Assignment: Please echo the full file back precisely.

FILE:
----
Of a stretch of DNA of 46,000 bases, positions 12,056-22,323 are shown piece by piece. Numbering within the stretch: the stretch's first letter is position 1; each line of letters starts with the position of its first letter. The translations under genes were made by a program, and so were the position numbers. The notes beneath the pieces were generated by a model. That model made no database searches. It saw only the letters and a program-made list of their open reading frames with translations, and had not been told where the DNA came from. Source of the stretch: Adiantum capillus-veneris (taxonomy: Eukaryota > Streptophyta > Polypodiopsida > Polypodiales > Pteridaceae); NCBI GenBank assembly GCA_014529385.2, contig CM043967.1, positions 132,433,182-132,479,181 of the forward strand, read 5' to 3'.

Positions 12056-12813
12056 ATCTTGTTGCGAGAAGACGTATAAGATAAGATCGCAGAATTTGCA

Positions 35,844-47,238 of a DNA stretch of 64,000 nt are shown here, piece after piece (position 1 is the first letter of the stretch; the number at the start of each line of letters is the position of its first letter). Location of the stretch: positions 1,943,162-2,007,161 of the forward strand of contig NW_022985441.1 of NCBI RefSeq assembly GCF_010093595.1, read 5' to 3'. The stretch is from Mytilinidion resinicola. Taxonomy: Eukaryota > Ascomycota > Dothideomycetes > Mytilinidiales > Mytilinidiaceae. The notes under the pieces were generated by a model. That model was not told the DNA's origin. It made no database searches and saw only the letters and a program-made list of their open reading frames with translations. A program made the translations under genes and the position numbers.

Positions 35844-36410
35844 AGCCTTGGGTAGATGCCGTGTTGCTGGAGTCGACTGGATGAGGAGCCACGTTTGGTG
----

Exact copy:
Of a stretch of DNA of 46,000 bases, positions 12,056-22,323 are shown piece by piece. Numbering within the stretch: the stretch's first letter is position 1; each line of letters starts with the position of its first letter. The translations under genes were made by a program, and so were the position numbers. The notes beneath the pieces were generated by a model. That model made no database searches. It saw only the letters and a program-made list of their open reading frames with translations, and had not been told where the DNA came from. Source of the stretch: Adiantum capillus-veneris (taxonomy: Eukaryota > Streptophyta > Polypodiopsida > Polypodiales > Pteridaceae); NCBI GenBank assembly GCA_014529385.2, contig CM043967.1, positions 132,433,182-132,479,181 of the forward strand, read 5' to 3'.

Positions 12056-12813
12056 ATCTTGTTGCGAGAAGACGTATAAGATAAGATCGCAGAATTTGCA

Positions 35,844-47,238 of a DNA stretch of 64,000 nt are shown here, piece after piece (position 1 is the first letter of the stretch; the number at the start of each line of letters is the position of its first letter). Location of the stretch: positions 1,943,162-2,007,161 of the forward strand of contig NW_022985441.1 of NCBI RefSeq assembly GCF_010093595.1, read 5' to 3'. The stretch is from Mytilinidion resinicola. Taxonomy: Eukaryota > Ascomycota > Dothideomycetes > Mytilinidiales > Mytilinidiaceae. The notes under the pieces were generated by a model. That model was not told the DNA's origin. It made no database searches and saw only the letters and a program-made list of their open reading frames with translations. A program made the translations under genes and the position numbers.

Positions 35844-36410
35844 AGCCTTGGGTAGATGCCGTGTTGCTGGAGTCGACTGGATGAGGAGCCACGTTTGGTG